Elora was one of the principle inspirations for Three Pines. In fact, Gabri is loosely based on a man named Steven in Elora, and Cousin Marjorie inspired both Ruth and one of the Three Graces from the second book. She has two very close friends and they did almost everything together. If you saw one there was a pretty good chance another was close. Like a pack. Marjorie, Margo and Kay. All over 80. The Three Graces.

This trip, though, was quite different. Margo has sold her lovely old stone home in the centre of the village and moved into a brand new seniors residence. Kay has left Elora for Toronto to be closer to family. And Wednesday when we arrived at Marjorie's from Montreal, for the first time ever she wasn't at the door waiting.

The inside door was open and we opened the screen door and called. No answer. Called again. This time we heard a shuffling.

It was Marjorie. With a smile, but looking weary. Then it came out. She'd only the day before returned from a week in the hospital. We were horrified. That we didn't know and that now this suddenly frail older woman had two guests. We immediately asked the obvious.

What was wrong? What happened? Afraid of the answer.

Atrial fibrillation. I could see Michael relax. He knew what it meant, and while it wasn't brilliant news it wasn't the disaster it might have been.

A lot of people have it. It's when the heart speeds up, and won't slow down. It can be extremely serious, if not treated. But Marjorie came home from the hospital with lots of drugs.

Still, this once energetic woman who zoomed all over the world, helped organize the local book sale, played bridge, gardened and has countless friends was suddenly weak and exhausted.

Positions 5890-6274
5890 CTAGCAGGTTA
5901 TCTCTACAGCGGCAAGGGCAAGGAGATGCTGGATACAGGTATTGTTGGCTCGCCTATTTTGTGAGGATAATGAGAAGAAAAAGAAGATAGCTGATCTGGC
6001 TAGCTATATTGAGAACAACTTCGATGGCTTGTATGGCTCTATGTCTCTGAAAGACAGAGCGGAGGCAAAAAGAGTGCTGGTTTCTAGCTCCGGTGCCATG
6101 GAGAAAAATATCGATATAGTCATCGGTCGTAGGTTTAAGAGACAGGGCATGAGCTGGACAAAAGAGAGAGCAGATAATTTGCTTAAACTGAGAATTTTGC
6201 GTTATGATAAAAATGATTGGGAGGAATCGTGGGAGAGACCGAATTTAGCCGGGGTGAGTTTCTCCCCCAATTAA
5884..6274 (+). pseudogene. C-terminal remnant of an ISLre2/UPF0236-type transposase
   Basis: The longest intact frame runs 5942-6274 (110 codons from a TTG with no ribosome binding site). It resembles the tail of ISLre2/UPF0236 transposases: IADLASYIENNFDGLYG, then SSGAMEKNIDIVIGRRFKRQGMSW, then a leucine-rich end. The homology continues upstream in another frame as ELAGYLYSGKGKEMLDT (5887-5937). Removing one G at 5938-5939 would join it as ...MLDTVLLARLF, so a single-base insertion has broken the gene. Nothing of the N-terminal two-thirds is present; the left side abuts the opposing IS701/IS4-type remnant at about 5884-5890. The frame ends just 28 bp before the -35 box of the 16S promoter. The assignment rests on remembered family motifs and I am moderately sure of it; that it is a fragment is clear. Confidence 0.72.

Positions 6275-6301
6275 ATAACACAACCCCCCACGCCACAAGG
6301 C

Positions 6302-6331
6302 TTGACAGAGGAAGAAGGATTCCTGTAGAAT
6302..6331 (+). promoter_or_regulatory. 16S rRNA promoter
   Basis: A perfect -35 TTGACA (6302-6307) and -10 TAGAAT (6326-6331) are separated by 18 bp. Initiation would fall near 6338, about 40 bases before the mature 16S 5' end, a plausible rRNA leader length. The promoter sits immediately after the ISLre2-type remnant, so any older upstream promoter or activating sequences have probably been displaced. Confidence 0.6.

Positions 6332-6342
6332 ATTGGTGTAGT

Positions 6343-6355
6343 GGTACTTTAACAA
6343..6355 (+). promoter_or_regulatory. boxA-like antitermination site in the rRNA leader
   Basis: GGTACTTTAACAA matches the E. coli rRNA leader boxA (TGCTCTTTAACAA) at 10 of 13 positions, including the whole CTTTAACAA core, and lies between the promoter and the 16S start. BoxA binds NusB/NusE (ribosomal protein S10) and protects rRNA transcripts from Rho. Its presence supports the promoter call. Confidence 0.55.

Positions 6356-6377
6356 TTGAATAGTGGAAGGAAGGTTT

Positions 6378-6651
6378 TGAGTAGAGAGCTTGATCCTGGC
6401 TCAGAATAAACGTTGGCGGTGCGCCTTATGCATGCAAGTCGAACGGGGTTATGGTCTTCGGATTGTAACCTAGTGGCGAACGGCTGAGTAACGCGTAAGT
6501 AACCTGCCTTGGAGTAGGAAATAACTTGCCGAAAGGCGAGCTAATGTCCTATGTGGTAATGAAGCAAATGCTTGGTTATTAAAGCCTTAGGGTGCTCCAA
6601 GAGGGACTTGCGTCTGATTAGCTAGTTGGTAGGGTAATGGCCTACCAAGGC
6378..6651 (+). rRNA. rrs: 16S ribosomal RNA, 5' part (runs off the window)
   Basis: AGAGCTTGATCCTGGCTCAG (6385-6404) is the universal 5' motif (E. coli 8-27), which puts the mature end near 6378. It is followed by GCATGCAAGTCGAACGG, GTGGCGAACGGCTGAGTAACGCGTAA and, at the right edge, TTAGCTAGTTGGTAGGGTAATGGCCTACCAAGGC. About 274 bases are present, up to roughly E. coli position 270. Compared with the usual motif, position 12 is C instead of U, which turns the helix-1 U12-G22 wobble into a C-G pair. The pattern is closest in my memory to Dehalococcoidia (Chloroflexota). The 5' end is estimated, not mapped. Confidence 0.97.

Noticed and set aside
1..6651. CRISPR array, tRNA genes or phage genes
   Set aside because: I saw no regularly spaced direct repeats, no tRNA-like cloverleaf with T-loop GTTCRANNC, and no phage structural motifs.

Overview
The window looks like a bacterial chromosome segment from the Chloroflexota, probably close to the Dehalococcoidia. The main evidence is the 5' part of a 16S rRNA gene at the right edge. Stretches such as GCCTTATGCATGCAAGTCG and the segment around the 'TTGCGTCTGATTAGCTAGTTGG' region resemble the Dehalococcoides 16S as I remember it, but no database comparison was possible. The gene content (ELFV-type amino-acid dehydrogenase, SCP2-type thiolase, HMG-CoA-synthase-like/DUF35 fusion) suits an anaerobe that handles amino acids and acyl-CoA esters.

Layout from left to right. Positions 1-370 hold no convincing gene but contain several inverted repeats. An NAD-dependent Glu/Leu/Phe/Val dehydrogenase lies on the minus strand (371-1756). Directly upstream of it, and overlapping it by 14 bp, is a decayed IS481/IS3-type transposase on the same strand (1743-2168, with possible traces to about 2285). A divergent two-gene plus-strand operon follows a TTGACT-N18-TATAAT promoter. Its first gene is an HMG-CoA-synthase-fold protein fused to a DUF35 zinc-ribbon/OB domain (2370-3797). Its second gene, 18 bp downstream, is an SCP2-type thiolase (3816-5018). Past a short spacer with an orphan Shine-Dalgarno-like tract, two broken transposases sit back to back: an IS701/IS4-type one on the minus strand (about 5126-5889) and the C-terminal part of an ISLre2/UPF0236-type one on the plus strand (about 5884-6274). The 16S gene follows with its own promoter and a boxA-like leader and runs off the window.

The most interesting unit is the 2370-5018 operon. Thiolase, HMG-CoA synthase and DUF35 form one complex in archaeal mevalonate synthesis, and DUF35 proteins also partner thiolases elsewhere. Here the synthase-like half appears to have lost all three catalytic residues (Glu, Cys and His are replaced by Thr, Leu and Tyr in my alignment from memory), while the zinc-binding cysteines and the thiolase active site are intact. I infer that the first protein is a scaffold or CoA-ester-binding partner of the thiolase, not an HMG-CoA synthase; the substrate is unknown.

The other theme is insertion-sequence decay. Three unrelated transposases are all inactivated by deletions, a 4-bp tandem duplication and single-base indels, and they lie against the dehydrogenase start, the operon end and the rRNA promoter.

We sat with her and asked questions. Michael looked at her drugs, and took her pulse-rate. But I couldn't shake the feeling we shouldn't be there. We would be a burden when all she wanted to do was rest.

I made dinner. (No, not peanut butter sandwiches - I surprised even myself by producing chicken breasts with fresh tarragon and elderflower and newly cut asparagus.) Michael made a salad - we washed up and all went to bed early.

The next morning we made breakfast then Marjorie asked me to put in her vegetable garden. She could have given me the winning lottery ticket. I was relieved and thrilled. We could actually do something useful. So under Marjorie's stern, percise and exacting eye in went the lettuce, basil, parsley, red onions, zucchini, squash, scarlet runner beans and another sort of bean. Then I weeded for 2 hours while Marjorie napped on the sofa and Michael, bless him, called her doctor and talked to him, doctor to doctor.

As I weeded I realized how sad I was. That the vacations to see Marjorie had clearly changed. She who always met us and had a gourmet meal prepared and had planned dinner parties and trips to the theatre and restaurants, was human after all. And needed our help.

Of course, there's every reason to believe once the medication is adjusted and she gets some rest, she'll be fine. Perhaps better than ever.